Packera aurea 'Dark Shadows'
Common Name: golden ragwort 
Type: Herbaceous perennial
Family: Asteraceae
Zone: 3 to 8
Height: 1.00 to 2.00 feet
Spread: 0.50 to 1.50 feet
Bloom Time: April
Bloom Description: Bright yellow
Sun: Full sun to part shade
Water: Medium to wet
Maintenance: Medium
Suggested Use: Ground Cover, Naturalize, Rain Garden
Flower: Showy
Leaf: Colorful
Attracts: Butterflies
Tolerate: Wet Soil


Easily grown in average, medium to wet soils in full sun to part shade. Blooms well in shady locations. Soils should not be allowed to dry out. Freely self-seeds and is easily grown from seed. Naturalizes into large colonies in optimum growing conditions. Remove flowering stems after bloom/seed dispersal. Basal foliage will serve as an attractive ground cover throughout the growing season as long as consistent moisture is provided. Basal foliage will be evergreen to semi-evergreen in climates at the warmer end of its hardiness range (generally Zones 6-8).

‘Dark Shadows’ may not come true from seed. It is recommended that spring plants which emerge without the dark coloration distinctive to this cultivar should be immediately removed from the planting and not allowed to flower and seed.

Noteworthy Characteristics

Packera aurea, commonly called golden ragwort or golden groundsel, is a somewhat weedy perennial which is valued for its ability to thrive in moist, shady locations, naturalize rapidly, and produce a long and profuse spring bloom. It is native to Missouri where it occurs most often in moist soils in low woods, ravines, swamps, along streams and springs, and at the base of cliffs (Steyermark). Features flat-topped clusters (corymbs) of yellow, daisy-like flowers (to 1" diameter) atop sparsely-leaved stems in early spring. Oblong stem leaves are finely cut (pinnately lobed) and quite distinctive. Flowering stems typically rise 1-2' tall from basal clumps of long-stemmed, heart-shaped, toothed, dark green leaves that often have a purplish tinge beneath. Synonymous with Senecio aureus.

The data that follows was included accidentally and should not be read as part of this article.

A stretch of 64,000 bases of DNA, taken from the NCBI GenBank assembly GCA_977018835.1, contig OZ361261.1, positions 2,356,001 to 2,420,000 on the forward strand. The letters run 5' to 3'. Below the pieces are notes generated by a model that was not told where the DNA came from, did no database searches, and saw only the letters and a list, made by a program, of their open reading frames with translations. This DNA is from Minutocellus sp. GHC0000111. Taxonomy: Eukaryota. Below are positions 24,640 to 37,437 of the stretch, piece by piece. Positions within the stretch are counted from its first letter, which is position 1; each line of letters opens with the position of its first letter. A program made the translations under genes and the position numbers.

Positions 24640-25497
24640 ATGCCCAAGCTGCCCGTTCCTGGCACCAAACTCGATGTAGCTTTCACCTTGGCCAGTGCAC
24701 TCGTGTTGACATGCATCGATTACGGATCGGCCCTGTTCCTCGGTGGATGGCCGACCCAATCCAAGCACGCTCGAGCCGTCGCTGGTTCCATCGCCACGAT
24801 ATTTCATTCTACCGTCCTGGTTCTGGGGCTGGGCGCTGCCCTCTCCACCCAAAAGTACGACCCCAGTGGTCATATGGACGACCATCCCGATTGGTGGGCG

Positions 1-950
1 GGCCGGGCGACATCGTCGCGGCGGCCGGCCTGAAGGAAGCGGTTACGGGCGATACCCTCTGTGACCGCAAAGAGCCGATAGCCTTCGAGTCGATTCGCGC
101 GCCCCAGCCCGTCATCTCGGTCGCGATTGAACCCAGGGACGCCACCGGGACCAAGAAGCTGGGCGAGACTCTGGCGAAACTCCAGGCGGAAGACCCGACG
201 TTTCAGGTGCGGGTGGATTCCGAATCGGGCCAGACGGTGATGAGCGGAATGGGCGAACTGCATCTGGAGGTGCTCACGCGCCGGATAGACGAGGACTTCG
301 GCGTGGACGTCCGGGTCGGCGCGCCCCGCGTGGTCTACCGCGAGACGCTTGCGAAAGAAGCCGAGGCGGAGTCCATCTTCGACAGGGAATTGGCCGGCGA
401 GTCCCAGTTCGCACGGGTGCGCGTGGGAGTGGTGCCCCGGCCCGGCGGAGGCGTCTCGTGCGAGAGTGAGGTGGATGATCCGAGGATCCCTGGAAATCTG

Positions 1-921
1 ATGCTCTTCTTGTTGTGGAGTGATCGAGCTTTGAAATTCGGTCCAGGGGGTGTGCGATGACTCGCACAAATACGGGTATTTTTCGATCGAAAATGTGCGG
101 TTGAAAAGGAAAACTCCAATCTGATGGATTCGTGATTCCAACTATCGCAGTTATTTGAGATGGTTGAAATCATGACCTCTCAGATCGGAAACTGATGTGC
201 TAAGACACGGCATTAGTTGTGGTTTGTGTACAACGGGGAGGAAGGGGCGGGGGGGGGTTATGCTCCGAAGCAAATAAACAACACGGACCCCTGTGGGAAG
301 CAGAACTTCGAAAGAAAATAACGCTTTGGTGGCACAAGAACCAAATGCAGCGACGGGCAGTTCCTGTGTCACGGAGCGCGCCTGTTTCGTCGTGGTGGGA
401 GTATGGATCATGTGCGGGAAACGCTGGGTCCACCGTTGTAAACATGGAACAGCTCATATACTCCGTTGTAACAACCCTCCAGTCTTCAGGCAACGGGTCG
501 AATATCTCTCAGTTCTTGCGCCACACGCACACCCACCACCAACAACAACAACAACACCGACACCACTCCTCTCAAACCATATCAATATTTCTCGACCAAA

Genus name honors 20th century North American botanist John G. Packer.

Specific epithet means golden yellow in reference to flower color.

‘Dark Shadows’ is primarily distinguished from the straight species by the appearance of distinctive dark purple coloration (i.e., dark shadows) on the newly emerging spring leaves and flower buds. Bright yellow daisy-like flowers open as expected in spring with the leaves eventually turning green by late spring. This cultivar was discovered growing in a garden in Yancy County, North Carolina in 2008.


No serious insect or disease problems.


Ground cover for moist, shady areas. Large naturalized plantings in woodland gardens can be spectacular in bloom. Also effective in bog gardens, along streams or ponds, wild gardens, cottage gardens, native plant gardens or borders.